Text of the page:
HYPNOSIS is a state of induced but conscious sleep through the process of suggestion. Hypnosis must be readily accepted by the subject in order for the hypnosis to be achieved. Usually, the process of hypnosis involves a hypnotist and a subject. Hypnosis is characterized by deep concentration and extreme relaxation. And of course, a high degree of suggestibility. Different social settings are utilized for hypnosis. From the showroom to the clinic, to the classroom and even police stations. Hypnosis may or may not work for individuals using this format for pain relief, addictions, fear and other problems such as weight control, quitting smoking, etc. The subject's degree of suggestibility is truly the core portal for hypnosis. This trance-like state is commonly viewed as an altered state of consiousness.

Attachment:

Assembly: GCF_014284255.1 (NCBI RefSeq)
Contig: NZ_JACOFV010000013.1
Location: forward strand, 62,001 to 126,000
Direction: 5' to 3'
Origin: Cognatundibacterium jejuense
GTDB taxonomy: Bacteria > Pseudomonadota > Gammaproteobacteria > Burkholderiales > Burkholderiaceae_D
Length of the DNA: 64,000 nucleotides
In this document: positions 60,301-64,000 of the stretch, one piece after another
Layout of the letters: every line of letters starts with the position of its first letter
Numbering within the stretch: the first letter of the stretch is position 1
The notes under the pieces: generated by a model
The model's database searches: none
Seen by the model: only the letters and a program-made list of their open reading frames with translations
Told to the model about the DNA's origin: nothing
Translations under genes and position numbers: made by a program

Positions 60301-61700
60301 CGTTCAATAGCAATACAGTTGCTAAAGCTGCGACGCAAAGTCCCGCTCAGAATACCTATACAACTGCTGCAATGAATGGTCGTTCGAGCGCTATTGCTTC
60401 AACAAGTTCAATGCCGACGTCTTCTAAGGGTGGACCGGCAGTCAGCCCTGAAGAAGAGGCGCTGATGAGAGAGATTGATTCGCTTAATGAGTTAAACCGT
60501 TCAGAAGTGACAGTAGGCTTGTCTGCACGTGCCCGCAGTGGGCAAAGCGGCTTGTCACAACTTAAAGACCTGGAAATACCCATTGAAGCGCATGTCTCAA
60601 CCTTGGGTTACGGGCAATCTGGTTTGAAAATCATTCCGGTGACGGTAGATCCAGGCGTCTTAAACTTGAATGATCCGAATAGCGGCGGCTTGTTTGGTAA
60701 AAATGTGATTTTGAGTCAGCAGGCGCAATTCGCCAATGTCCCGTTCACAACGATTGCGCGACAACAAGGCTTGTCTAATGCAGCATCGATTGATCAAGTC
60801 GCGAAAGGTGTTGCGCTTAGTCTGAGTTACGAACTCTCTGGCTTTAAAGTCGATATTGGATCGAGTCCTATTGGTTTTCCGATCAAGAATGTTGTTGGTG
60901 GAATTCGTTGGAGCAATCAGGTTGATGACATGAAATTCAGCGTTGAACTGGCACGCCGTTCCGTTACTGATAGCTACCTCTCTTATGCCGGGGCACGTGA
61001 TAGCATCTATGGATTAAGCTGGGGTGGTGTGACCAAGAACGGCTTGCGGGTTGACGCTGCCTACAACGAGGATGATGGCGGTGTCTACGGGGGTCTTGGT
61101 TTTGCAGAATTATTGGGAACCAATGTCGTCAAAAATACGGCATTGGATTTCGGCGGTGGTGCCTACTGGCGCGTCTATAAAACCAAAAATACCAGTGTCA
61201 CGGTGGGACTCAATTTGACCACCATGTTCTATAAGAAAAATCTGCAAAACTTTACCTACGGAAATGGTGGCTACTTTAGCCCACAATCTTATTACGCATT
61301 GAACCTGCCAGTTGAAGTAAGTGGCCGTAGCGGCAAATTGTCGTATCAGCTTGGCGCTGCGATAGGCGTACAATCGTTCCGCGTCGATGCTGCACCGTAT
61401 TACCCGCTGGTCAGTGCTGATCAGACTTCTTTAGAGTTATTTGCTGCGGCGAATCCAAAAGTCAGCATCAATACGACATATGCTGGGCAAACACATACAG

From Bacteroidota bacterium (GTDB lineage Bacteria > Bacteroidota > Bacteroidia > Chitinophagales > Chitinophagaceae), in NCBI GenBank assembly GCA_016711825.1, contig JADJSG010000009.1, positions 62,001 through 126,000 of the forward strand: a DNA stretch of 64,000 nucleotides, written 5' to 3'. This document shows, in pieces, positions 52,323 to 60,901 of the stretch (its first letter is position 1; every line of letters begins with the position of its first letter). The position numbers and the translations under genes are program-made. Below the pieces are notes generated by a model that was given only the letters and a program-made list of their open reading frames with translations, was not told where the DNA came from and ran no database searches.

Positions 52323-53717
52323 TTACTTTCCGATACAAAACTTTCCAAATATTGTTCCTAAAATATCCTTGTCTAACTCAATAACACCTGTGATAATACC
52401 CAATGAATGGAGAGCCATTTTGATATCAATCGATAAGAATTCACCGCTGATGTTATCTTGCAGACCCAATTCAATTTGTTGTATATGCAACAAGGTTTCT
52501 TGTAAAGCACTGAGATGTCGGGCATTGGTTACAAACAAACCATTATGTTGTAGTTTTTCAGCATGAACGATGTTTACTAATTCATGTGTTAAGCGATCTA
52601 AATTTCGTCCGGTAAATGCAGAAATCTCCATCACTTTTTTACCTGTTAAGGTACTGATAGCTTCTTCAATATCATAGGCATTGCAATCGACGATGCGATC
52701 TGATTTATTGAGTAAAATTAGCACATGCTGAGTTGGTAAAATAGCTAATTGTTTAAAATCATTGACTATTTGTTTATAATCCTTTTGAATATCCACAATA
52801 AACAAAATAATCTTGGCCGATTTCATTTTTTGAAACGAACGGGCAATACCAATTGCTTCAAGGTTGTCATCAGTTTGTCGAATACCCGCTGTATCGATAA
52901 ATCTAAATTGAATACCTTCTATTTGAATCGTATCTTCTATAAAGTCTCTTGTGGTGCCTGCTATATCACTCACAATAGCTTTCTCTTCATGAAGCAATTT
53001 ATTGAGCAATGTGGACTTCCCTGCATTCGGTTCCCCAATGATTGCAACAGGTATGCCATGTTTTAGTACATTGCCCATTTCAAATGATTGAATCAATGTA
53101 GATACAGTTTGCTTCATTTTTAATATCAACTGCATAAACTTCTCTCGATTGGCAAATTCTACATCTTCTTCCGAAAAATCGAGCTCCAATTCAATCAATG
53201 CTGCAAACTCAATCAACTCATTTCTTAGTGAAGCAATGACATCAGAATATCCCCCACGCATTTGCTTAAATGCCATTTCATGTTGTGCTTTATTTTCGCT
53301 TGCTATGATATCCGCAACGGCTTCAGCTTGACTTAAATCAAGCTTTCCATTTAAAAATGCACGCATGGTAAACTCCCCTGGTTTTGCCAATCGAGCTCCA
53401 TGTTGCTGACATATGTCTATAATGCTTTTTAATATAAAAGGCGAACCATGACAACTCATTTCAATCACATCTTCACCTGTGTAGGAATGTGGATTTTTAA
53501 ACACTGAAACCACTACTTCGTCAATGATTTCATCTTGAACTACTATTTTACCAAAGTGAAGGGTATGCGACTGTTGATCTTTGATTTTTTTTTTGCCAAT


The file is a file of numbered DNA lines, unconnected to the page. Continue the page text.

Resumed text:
Hypnosis provides accessibility to the unconscious and subconscious mind. Repressed memories, multiple personalities, insights or even past life memories can be accessed via hypnosis. Although Freud was the father of repression, he gave up using hypnosis in therapy; however, hypnosis continues to be used still today.